Pneumococcal Pneumonia | American Lung Association

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Pneumococcal Pneumonia

There are many types of pneumonia, and the most common type of bacterial pneumonia is called pneumococcal pneumonia.  Pneumococcal pneumonia is caused by bacteria that live in the upper respiratory tract, and can be spread through coughing.

Common symptoms of pneumococcal pneumonia include high fever, excessive sweating and shaking chills, coughing, difficulty breathing, shortness of breath and chest pain. Certain symptoms, such as cough and fatigue, can appear without warning and may last for weeks, or longer. In severe cases, it can even put you in the hospital and sometimes lead to death.

If you’re 65 and older, even if you're healthy and active and take good care of yourself, you could be at increased risk for pneumococcal pneumonia.  Some risk factors, including smoking, and chronic conditions such as COPD, asthma, and diabetes, may also increase your risk for pneumococcal pneumonia.

Understand Your Risk

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Answer these three questions to learn more about your risk.

Your Risk Assessment

While some health and lifestyle factors may increase your risk for getting pneumococcal pneumonia, an important risk factor in adults is age—due in large part to the natural, age-related decline of the immune system.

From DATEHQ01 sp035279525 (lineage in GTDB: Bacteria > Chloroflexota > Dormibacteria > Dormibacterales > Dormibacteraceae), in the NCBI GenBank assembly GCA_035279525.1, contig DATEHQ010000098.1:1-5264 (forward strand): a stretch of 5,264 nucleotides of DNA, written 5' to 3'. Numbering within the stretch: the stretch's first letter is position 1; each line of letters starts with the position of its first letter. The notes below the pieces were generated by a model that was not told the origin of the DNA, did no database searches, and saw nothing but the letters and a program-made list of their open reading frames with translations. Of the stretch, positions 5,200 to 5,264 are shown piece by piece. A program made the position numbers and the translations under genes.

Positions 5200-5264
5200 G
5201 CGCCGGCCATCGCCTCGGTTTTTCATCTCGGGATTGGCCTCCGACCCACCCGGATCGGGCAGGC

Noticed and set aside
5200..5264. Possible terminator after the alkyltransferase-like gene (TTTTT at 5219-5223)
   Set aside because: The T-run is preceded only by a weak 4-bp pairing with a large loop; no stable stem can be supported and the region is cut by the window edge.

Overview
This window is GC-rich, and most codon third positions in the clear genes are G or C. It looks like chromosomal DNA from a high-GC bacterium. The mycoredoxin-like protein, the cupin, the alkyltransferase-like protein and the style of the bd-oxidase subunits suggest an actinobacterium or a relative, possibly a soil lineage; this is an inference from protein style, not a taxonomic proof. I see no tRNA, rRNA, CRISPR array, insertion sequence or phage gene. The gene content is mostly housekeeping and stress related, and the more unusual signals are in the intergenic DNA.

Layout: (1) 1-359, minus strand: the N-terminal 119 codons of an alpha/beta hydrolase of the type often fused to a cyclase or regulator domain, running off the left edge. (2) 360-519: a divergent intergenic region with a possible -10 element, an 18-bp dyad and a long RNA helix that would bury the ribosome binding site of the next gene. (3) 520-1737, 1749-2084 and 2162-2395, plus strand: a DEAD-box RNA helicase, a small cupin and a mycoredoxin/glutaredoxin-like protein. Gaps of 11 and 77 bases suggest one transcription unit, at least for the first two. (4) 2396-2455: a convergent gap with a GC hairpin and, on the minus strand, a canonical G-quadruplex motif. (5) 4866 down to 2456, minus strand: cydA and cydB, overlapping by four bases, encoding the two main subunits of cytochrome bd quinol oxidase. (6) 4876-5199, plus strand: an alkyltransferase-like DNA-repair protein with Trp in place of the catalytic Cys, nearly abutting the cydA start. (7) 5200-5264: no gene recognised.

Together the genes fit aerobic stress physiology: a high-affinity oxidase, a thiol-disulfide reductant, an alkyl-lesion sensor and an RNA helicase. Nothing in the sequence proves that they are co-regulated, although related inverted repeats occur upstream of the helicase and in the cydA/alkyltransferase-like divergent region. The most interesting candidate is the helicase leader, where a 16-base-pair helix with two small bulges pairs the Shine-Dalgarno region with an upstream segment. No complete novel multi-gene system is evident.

Even if you are active and otherwise healthy, an important thing to remember is: If you're 65 or over, you may be at increased risk.

What is your age?


Please Select an Age Range

As we age, our immune systems aren’t as effective at fighting off infections and helping protect us from vaccine preventable disease.

Do you have any chronic conditions?

(e.g., diabetes, heart disease, COPD, asthma, a weakened immune system)?


Please Indicate Chronic Conditions

In addition to age, certain chronic health conditions can make the body more vulnerable to serious illnesses such as pneumococcal pneumonia.

Do you smoke?


Please Indicate if You Smoke

Smoking damages fragile lung tissue, making lungs more vulnerable to infection.

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Your Summary

Your age, health conditions, and smoking history can contribute to an increased risk for getting pneumococcal pneumonia. So talk to your doctor or pharmacist about your risk factors and how vaccines may help protect you.

Your Risk Factors

AgeChronic ConditionsCurrent Smoker

Common Chronic Conditions Increase Risk in Adults Aged 65+*

*Compared to healthy adults aged 65+, the risk of pneumococcal pneumonia increases even further with the presence of certain chronic conditions.

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Your Summary

Your age and health conditions may put you at increased risk for getting pneumoccal pneumonia. So talk to your doctor or pharmacist about your risk factors and how vaccines may help protect you.

Your Risk Factors

AgeChronic Conditions

Common Chronic Conditions Increase Risk in Adults Aged 65+*

*Compared to healthy adults aged 65+, the risk of pneumococcal pneumonia increases even further with the presence of certain chronic conditions.